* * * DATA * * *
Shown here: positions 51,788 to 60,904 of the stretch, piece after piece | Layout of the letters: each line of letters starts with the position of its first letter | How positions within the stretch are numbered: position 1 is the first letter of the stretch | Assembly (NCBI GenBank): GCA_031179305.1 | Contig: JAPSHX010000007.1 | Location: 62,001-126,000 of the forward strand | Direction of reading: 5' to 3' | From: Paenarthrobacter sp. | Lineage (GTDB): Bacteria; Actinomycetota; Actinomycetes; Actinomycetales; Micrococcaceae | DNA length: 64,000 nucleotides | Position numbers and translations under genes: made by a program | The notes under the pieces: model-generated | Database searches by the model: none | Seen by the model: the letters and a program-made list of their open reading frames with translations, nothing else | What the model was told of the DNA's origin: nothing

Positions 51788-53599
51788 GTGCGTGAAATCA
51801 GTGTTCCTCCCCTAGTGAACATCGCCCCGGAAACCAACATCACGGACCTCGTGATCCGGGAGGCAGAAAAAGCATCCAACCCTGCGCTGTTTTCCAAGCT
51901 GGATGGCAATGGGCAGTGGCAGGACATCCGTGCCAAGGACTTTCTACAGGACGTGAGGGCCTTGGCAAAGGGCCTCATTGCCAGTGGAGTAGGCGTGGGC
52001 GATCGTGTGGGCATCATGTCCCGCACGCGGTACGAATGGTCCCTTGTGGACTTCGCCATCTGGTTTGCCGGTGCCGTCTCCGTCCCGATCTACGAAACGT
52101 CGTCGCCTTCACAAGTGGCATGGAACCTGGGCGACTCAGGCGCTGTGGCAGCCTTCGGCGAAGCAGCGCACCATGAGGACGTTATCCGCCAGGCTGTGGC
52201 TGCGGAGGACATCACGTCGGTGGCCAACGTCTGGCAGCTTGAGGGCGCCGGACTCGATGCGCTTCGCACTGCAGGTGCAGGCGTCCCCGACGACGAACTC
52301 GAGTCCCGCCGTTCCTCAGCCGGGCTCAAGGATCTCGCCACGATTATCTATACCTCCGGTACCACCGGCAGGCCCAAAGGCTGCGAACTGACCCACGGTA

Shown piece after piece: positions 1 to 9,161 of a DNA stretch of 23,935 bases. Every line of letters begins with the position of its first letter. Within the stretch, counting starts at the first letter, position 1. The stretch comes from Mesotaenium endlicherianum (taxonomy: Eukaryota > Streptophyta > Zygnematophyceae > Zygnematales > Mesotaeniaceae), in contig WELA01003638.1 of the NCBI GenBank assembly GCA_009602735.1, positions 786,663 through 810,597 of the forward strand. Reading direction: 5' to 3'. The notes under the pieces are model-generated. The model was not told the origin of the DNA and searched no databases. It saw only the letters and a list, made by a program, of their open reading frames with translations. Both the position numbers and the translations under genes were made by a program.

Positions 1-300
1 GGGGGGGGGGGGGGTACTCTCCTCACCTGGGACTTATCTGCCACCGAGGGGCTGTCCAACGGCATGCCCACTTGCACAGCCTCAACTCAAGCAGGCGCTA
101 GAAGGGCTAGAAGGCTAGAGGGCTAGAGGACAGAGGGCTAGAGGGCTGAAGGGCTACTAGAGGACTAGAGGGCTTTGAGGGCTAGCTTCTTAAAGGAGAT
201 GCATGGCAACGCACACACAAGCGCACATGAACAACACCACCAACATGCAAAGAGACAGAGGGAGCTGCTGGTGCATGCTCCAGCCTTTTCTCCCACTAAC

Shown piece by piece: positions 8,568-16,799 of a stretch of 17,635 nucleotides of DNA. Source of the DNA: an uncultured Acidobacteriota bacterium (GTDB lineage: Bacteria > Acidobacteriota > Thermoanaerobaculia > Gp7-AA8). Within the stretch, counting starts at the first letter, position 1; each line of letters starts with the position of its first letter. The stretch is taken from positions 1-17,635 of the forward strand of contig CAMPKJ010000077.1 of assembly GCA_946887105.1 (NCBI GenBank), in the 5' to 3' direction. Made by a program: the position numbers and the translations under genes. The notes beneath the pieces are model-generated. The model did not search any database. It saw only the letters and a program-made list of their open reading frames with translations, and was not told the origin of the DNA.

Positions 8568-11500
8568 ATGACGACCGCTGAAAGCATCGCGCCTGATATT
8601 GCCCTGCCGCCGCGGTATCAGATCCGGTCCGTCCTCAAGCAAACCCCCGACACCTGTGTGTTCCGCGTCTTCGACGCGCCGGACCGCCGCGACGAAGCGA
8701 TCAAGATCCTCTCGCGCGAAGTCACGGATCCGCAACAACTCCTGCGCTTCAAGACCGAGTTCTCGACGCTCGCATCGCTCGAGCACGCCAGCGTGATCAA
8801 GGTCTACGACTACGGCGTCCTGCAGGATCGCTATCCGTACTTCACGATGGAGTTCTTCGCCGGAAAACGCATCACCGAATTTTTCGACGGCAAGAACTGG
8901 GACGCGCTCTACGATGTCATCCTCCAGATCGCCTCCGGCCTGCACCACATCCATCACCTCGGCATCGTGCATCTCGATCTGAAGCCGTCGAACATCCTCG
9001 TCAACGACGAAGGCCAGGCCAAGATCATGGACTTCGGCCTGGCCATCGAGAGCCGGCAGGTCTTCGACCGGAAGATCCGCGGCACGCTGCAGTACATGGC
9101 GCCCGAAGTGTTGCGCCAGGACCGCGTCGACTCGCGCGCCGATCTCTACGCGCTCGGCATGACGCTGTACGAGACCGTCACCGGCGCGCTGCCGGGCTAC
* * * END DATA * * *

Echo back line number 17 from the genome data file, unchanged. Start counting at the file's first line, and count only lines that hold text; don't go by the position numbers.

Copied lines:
8568 ATGACGACCGCTGAAAGCATCGCGCCTGATATT